Before playing Fate/Extella, all I knew about the franchise was that it had a female version of King Arthur while the plot revolved around the Holy Grail. Going in, I generally assumed it would be a quirky anime take on the Knights of the Round Table (maybe we’d see the Knights Who Say に?) but boy oh boy I couldn’t have been more wrong.
You see, as I quickly learned within the first 15 minutes of Fate/Extella, the franchise is set in the future, with a “Holy Grail War” taking center stage. Several talented individuals are aided by “Servants”, who are the reincarnations of famous figures from history, in an effort to win the Grail, which grants wishes.
Of course it’s a lot more complicated than that, and Extella casually reveals facts about the setting that would have been significant twists in earlier entries. That said, Extella itself takes place in a separate universe to the main saga that began with the original Fate/stay night visual novel and its anime adaptations. It’s actually only related to the events of two games – Fate/Extra for the PSP and its Japan-only re-telling, Fate/Extra CCC.
Speaking from experience, though, the game isn’t totally unapproachable from a newbie’s perspective. The uninitiated just have to be ready for a very, very wild ride that’ll result in a lot of bemused head scratching.
In Fate/Extella you assume the role of a character whose name and gender are entirely of your choosing, with a different Servant as your confidant in each main story mode. When it comes to combat, however, this somewhat generic player character takes a backseat as you effectively possess Servants on the battlefield through a ring called the Regalia.
And what a battlefield it is. Quite clearly taking a few cues from Koei Tecmo’s Dynasty Warriors/Musou franchise, you’ll be defeating hundreds upon thousands of enemies at a time as you conquer the beefier “Aggressors” to secure zones. Once you’ve captured enough of these areas, or completed another tangential objective, you’ll summon the boss Servant from the enemy’s side.
That said, the combat feels a lot more frantic and fast paced than many Musou games past, with air combos, quick dashes and flashy flying transitions between zones keeping you moving. The enemy is also very active, and your attention will be divided quite a lot as you figure out a plan of attack on the fly. There’s little in the way of the tedious lulls that plague many games in the same genre.
On top of the main story Servants you can also play as tertiary characters who have their own fully featured movesets. You can either take them for a whirl in Free Battle or go through their respective Side Stories, which are unlocked gradually as you progress in the main story. These are shorter sagas without the 3D rendered cutscenes, but they help shine light on some characters who are otherwise pretty one-note. Unfortunately, several of the stages that make up these Side Stories are effectively repeats of the main quests, just with slightly different dialogue. Rest assured, if you play this mode as and when it is expanded the experience can get more than a little repetitive.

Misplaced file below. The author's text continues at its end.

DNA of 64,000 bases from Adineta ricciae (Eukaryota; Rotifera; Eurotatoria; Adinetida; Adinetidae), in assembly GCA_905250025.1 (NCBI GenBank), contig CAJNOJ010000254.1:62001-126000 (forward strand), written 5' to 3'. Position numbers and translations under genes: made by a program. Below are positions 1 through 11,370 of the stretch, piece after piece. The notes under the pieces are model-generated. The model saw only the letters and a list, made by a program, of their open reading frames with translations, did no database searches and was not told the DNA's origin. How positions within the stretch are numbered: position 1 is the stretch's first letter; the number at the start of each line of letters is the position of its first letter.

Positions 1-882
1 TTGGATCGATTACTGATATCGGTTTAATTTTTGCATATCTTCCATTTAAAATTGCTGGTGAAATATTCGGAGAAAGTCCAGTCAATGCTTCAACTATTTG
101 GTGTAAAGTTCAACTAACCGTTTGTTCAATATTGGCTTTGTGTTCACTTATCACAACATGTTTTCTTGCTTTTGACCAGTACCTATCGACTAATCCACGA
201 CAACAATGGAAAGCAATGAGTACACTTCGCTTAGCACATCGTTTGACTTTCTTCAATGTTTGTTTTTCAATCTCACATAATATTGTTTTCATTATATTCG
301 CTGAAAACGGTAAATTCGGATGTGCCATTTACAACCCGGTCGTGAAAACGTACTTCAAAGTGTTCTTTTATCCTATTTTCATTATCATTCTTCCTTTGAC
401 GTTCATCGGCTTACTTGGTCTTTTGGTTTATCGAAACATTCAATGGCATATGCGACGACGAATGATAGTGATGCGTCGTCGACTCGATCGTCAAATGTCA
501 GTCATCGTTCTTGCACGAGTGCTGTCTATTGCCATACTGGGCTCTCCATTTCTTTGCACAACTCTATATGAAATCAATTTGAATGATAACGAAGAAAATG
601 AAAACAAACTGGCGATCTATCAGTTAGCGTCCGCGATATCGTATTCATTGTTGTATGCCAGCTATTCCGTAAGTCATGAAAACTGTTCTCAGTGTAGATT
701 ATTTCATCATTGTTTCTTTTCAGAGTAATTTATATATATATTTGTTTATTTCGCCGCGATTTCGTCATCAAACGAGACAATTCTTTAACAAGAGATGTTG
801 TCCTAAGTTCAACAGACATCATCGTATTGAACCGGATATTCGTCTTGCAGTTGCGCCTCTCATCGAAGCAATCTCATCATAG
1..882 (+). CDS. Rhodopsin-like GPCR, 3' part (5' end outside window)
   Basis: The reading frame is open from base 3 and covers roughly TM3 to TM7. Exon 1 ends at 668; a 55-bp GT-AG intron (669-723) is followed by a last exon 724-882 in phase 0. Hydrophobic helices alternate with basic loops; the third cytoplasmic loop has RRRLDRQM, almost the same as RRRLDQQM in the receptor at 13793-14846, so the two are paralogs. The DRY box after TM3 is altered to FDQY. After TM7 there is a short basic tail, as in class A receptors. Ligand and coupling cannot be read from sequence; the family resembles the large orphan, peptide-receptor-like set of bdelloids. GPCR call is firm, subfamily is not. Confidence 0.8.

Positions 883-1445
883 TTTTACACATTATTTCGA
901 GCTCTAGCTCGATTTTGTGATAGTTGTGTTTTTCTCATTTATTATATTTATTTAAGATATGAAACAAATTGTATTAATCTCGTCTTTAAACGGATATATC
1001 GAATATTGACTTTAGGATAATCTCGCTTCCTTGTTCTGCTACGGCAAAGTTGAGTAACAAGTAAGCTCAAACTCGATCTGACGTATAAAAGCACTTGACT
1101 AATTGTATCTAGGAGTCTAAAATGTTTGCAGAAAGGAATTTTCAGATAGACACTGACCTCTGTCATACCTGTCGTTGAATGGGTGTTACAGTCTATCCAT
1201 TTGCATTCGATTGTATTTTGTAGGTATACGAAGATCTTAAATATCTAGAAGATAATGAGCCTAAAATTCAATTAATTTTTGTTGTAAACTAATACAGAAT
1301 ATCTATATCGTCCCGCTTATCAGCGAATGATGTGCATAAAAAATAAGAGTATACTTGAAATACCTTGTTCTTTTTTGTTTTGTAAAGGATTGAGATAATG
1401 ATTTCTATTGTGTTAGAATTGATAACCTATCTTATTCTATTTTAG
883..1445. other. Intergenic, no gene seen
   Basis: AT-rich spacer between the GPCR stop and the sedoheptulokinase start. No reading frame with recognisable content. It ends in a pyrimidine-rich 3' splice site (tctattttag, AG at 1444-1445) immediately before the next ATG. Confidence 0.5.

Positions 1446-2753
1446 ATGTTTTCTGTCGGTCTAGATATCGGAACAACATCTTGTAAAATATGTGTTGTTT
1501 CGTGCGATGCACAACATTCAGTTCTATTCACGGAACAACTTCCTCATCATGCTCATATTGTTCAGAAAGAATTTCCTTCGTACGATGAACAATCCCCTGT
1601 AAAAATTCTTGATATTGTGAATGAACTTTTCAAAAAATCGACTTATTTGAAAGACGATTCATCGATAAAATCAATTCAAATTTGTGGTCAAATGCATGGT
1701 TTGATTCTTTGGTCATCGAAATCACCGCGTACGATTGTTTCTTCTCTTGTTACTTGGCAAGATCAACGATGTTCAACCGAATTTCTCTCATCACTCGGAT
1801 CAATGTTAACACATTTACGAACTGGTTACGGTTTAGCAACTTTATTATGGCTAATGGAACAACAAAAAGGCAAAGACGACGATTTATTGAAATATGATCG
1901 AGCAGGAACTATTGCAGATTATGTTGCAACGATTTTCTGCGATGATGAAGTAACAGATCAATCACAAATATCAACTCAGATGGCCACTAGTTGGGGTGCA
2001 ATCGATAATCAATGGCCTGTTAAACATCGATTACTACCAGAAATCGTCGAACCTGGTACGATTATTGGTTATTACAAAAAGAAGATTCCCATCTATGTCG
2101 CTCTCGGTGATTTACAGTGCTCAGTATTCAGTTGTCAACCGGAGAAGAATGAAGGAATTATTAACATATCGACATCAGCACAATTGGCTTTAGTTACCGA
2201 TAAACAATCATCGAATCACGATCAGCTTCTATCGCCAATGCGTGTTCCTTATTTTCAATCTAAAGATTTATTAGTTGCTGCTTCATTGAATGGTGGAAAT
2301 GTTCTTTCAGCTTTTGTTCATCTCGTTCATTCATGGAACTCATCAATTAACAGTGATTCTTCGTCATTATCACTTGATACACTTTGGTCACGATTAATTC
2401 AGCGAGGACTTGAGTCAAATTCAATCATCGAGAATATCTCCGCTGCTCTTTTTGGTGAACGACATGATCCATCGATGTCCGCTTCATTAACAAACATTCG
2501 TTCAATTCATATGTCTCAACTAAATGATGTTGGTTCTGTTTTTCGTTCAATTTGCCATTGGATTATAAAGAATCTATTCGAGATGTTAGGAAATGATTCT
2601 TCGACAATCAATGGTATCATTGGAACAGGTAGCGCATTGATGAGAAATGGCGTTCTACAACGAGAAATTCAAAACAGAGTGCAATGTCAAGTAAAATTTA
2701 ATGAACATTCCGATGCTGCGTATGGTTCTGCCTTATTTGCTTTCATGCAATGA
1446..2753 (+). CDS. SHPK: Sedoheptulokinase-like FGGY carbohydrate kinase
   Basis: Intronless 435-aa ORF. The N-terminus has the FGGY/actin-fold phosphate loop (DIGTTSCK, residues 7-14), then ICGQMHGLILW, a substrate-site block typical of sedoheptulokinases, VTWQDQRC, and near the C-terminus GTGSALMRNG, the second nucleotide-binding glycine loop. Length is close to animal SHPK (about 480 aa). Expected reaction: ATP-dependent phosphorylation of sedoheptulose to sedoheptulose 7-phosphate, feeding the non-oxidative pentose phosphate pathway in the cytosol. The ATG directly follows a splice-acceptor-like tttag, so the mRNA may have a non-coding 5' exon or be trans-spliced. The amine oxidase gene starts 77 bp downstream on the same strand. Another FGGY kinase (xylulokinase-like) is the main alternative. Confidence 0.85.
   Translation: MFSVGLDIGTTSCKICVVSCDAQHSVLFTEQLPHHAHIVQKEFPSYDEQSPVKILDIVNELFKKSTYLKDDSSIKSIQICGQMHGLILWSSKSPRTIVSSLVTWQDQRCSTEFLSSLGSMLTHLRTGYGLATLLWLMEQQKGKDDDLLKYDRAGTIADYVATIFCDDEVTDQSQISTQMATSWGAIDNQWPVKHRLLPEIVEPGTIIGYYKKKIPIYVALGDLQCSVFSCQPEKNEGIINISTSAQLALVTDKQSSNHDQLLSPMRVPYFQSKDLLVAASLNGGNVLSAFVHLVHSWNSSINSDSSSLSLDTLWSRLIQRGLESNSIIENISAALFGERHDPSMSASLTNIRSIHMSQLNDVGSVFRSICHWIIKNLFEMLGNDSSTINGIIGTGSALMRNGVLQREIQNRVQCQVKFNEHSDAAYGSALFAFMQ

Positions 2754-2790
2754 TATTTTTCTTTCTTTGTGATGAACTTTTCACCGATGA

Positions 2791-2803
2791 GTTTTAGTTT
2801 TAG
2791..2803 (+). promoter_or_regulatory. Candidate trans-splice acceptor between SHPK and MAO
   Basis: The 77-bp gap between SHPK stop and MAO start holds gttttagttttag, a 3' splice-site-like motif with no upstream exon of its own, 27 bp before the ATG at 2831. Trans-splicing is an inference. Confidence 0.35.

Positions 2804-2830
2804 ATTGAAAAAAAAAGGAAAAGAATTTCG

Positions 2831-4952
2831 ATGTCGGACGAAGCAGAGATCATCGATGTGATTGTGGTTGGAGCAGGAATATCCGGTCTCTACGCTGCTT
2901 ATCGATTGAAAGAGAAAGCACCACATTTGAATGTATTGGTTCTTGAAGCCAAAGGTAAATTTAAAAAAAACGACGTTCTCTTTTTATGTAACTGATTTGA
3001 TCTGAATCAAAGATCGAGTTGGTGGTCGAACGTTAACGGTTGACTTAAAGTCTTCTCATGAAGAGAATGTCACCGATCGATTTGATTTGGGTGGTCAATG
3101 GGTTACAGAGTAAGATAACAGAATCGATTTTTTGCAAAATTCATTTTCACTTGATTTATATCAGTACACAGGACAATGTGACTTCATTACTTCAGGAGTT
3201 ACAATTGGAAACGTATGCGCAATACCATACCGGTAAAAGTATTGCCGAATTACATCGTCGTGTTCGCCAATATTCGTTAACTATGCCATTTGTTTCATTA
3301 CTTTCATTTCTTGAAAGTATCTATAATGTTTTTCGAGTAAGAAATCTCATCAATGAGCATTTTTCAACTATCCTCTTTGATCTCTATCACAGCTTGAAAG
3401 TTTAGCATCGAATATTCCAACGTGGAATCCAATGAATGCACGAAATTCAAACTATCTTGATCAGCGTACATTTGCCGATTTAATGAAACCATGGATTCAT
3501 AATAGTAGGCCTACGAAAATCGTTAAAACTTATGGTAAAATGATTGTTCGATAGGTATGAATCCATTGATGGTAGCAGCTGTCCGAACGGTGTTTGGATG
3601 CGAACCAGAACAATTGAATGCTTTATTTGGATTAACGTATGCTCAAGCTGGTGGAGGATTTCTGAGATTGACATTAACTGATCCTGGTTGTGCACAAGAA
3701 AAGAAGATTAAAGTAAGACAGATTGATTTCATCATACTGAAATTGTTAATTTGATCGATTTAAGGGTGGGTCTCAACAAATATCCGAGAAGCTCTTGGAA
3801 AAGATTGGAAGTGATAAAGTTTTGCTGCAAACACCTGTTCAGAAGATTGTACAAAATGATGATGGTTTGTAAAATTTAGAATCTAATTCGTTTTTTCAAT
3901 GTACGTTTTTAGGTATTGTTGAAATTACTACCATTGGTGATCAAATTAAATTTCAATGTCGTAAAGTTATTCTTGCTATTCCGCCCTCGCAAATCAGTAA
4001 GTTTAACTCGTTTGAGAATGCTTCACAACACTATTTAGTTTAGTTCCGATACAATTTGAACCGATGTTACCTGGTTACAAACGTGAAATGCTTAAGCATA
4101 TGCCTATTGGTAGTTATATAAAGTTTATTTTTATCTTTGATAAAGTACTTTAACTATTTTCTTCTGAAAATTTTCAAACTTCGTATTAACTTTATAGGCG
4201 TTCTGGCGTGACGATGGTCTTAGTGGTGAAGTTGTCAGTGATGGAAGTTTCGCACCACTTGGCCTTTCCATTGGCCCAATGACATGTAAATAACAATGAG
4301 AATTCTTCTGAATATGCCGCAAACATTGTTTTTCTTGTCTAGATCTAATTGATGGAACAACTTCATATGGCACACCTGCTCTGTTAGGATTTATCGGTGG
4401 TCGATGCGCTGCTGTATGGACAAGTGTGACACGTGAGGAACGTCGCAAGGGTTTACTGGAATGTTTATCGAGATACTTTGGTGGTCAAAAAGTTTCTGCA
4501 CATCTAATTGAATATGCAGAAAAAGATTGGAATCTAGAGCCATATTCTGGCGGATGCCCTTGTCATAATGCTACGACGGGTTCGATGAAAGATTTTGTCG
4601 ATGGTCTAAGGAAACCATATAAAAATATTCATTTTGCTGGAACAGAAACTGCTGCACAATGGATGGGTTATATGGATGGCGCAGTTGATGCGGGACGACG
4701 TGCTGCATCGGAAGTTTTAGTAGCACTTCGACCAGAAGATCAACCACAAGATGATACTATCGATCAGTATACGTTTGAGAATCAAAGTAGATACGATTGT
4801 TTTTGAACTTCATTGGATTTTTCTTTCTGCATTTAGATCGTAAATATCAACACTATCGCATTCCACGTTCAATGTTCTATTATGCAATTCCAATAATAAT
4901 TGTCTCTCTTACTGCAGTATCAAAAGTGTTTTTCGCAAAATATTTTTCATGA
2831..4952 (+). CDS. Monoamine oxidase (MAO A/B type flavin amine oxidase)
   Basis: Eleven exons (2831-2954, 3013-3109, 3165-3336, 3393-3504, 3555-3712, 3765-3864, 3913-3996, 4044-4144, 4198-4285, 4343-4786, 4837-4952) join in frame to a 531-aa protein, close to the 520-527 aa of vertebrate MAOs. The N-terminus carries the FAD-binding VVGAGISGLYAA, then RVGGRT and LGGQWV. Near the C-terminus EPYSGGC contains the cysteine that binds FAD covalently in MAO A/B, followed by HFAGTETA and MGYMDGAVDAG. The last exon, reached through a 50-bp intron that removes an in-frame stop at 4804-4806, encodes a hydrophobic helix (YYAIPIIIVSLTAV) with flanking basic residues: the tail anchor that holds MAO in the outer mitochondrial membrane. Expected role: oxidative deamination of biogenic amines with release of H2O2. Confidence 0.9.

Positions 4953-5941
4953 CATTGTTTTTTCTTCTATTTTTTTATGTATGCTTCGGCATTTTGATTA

In both story modes you’ll have the opportunity to hang out with its associated Servant in their room. Here you can talk to them, which offers more than just extra dialogue. If you select the right responses to their inquiries you can increase your Bond, which in turn allows you to equip more Skills onto the character. These can bestow elemental defenses, health upgrades, increased drop rates and more.
The dialogue in these intermissions can be very hit or miss, depending on your tolerance for anime archetypes. In at least one story, the conversations often lead to awkward flirtations with the slightly yandere female reincarnation of Nero, the Roman Emperor of old. I told you it was a wild ride. The localization from XSEED definitely holds up regardless, thankfully, with more than a few lines getting some chuckles.
From the get-go you can tell Fate/Extella was first designed with the PlayStation Vita in mind. While the presentation holds up and several of the models are sleek, the areas you explore are on the small side. While the game does mask this shortcoming with the flight between zones, it almost feels like it was done to divide up the map and reduce the strain on less powerful hardware. At the very least, these limitations mean the game runs at a relatively consistent frame-rate on Switch, with only a few hitches during more elaborate scenes.
In terms of general structure, Fate/Extella is best played via the Switch’s handheld mode. Most missions last around 20 minutes, making it a perfect pick-up-and-play game whenever you want to blow off some steam, which is only helped by the generous auto-saving after each mission. Many of the assets even look better on the smaller display, with textures, characters and the UI looking far more crisp than they do blown up on a TV screen.
Without a doubt Fate/Extella: The Umbral Star offers a lot of bang for your buck, with several characters to level up and many stories to unfold. Its lasting power all hinges on whether or not it gets its hooks into you though, and that’s a much tougher proposition.
Ultimately, if anything about the story and lore intrigues you, I’d advise you dive into Fate/Extra first, as Extella “inherits the blood” of that game, according to creator Kinoko Nasu.
On the other hand, if the narrative isn’t a concern to you but you’re still in the market for a high-octane yet strategic action game, Extella’s a solid choice, especially given the limited options available on the Switch in these early months. Just be prepared for some pretty arduous mental gymnastics if you decide to take the plunge.Leave a Comment
System: Nintendo Switch
Release Date: July 21 (Europe), July 25 (North America) 2017
Publisher: Marvelous (Europe), XSEED Games (North America)